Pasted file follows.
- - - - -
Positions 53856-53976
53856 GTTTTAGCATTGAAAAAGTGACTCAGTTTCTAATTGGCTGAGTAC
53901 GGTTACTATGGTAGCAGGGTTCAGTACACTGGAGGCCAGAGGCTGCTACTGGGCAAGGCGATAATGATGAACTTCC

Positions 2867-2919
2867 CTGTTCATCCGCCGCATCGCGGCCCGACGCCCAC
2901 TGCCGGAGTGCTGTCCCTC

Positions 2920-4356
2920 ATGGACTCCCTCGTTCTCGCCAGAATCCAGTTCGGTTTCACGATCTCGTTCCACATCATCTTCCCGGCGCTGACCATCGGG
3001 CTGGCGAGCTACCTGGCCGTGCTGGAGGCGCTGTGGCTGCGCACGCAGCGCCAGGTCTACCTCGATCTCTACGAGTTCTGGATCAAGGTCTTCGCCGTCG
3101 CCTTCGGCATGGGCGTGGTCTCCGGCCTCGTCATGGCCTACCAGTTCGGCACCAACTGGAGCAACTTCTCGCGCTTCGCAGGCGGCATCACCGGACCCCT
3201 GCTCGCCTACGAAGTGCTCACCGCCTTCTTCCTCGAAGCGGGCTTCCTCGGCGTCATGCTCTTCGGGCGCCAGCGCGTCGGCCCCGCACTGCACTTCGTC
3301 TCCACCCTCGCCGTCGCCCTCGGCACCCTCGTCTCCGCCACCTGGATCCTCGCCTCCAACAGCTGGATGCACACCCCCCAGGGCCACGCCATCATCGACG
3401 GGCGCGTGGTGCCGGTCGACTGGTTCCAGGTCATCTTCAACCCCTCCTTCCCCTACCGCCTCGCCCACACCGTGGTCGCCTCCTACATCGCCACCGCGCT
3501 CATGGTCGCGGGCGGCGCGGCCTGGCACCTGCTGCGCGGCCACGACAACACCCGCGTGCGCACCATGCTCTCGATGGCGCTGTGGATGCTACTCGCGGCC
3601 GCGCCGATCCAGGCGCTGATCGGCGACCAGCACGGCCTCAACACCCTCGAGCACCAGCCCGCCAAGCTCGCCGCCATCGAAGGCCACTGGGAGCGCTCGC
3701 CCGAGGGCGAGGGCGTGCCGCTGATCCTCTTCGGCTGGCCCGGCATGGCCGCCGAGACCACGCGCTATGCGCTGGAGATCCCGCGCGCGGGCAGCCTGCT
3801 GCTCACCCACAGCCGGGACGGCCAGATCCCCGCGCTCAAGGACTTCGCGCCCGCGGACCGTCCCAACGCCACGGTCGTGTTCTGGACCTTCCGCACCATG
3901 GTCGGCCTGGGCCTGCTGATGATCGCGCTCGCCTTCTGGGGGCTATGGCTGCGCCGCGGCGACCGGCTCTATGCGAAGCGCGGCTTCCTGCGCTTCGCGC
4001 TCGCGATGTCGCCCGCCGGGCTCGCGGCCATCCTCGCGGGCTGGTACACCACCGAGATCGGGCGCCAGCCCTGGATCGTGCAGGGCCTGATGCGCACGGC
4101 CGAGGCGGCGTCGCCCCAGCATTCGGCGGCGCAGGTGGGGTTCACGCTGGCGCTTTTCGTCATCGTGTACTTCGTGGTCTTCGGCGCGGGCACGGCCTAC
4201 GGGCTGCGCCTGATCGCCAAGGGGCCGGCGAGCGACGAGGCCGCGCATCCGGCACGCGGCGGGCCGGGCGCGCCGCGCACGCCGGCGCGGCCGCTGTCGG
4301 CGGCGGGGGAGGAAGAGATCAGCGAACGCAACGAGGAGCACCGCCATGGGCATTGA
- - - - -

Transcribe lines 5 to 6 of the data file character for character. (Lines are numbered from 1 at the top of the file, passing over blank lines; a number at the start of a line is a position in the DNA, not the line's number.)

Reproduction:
2867 CTGTTCATCCGCCGCATCGCGGCCCGACGCCCAC
2901 TGCCGGAGTGCTGTCCCTC